VIENNA, Ill (WSIL) -- One in eight Americans go without meals due to lack of money, according to Feeding America.
A food bank is teaming with local farmers for a new location to provide fresh produce to those in need.
The Tri-State Food Bank, based in Indiana, opened an Illinois location to store a variety of food for their food bank network, which reaches 33 counties in parts of southern Illinois and Kentucky.
"Southern Illinois has the highest rate of food insecurity of all our 33 counties. Its like as high as 33% in Alexander County," Glenn Roberts, Executive Director of the Tri-State Food Bank.
The new hub, located in Johnson County, isn't for the public, but a way for local pantries to store much-needed produce.
"We wanted to have a place where we could store and distribute fresh produce and fresh perishable items. We took a leap of faith and we found this site. It's in the perfect location, the perfect size. We are very excited about the possibilities," said Roberts.
Not only will the Tri-State Food Bank serve those in need in the area, they are partnering with farms like Rendleman Orchards to give families fresh produce. They are thrilled about the investment the food bank is making in the region for several reasons.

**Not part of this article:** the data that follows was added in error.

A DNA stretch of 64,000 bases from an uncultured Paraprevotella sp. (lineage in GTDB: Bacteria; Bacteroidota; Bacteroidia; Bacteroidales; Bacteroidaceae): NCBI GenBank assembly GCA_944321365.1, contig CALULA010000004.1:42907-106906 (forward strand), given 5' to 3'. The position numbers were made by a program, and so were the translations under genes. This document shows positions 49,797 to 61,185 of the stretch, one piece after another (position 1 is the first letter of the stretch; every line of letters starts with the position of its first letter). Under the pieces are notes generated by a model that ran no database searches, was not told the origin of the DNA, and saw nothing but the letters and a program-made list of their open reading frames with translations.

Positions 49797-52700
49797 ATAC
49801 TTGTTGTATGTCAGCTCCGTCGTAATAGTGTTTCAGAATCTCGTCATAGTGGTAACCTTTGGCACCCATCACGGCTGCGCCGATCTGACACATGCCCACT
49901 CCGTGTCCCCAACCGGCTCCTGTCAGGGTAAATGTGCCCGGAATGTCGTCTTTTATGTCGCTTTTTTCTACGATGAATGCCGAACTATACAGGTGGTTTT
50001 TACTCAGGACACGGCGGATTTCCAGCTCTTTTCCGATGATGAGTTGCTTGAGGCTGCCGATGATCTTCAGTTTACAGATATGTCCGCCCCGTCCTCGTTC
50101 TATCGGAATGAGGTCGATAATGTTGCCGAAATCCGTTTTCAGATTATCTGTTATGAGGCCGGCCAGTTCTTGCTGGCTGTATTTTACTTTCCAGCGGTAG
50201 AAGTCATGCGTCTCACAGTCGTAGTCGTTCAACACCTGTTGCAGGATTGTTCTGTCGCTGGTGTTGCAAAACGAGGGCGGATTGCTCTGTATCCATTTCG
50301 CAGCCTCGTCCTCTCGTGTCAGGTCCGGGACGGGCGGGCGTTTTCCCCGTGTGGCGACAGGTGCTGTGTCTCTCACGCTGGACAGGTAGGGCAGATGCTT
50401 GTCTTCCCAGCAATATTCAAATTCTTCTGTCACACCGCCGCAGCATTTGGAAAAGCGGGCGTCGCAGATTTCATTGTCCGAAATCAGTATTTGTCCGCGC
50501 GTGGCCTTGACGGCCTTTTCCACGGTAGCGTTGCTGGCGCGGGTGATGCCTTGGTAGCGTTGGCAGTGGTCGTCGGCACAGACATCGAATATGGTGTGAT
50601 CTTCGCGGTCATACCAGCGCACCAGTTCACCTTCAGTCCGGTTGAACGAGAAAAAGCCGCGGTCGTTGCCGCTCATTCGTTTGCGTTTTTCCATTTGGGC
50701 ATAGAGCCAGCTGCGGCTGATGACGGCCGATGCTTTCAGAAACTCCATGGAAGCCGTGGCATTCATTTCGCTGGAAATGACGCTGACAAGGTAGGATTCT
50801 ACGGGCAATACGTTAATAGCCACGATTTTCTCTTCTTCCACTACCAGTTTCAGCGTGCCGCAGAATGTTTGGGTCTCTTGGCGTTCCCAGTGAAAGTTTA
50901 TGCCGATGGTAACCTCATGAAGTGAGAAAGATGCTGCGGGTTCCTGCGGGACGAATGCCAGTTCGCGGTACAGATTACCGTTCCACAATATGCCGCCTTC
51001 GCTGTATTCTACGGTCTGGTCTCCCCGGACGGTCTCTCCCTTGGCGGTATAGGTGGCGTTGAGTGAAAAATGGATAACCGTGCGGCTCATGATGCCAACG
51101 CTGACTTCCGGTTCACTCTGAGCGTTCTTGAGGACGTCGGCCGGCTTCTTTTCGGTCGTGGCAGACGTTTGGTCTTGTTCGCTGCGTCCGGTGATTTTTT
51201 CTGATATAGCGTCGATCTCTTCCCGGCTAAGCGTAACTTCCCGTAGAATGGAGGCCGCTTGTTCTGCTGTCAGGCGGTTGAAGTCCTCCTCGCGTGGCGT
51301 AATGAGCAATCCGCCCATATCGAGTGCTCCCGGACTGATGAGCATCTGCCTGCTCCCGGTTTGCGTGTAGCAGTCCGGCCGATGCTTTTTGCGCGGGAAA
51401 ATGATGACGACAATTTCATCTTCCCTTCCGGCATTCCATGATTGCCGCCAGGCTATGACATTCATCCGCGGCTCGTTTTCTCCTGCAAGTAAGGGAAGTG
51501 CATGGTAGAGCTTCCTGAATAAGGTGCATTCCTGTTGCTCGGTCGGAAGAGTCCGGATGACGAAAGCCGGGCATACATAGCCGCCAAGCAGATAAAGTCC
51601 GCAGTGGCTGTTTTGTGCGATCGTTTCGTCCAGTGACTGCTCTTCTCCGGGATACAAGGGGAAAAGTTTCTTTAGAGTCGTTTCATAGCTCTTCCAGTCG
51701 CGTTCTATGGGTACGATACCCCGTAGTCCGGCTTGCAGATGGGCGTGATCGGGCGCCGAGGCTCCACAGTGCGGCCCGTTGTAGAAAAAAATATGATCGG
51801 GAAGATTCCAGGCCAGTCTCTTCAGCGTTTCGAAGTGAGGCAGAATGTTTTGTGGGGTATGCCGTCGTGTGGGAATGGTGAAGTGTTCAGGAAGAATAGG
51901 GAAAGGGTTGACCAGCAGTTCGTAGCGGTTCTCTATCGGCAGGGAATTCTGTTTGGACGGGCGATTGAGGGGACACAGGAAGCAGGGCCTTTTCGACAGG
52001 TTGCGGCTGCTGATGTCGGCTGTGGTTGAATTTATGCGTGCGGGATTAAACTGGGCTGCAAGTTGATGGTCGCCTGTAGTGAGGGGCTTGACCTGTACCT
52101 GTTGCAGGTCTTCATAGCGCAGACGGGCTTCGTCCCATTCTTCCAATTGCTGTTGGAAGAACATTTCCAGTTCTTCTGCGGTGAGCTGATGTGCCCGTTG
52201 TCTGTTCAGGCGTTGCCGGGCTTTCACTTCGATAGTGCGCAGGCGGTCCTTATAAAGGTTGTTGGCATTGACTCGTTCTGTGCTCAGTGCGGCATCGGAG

"One of them being that there is so much food insecurity in our region and also as a farmer, we do have off-grade produce and this gives us an opportunity to go with that off-grade and do good at the same time," said Michelle Sirles the Vice President of Rendleman Orchards located in Alto Pass.
According to Michelle Sirles, the Vice President of Rendleman Orchards, the off-grade produce is the items that are great quality, but isn't sellable to supermarkets due to things like small blemishes.
"That's what we eat as the farm family. All of the number 2's thing we can't sell at that number one price," said Sirles.
Rendleman Orchards and the Tri-State Food Bank were connected by the Fowler-Bonan Foundation, which serves 16 counties in Southern Illinois.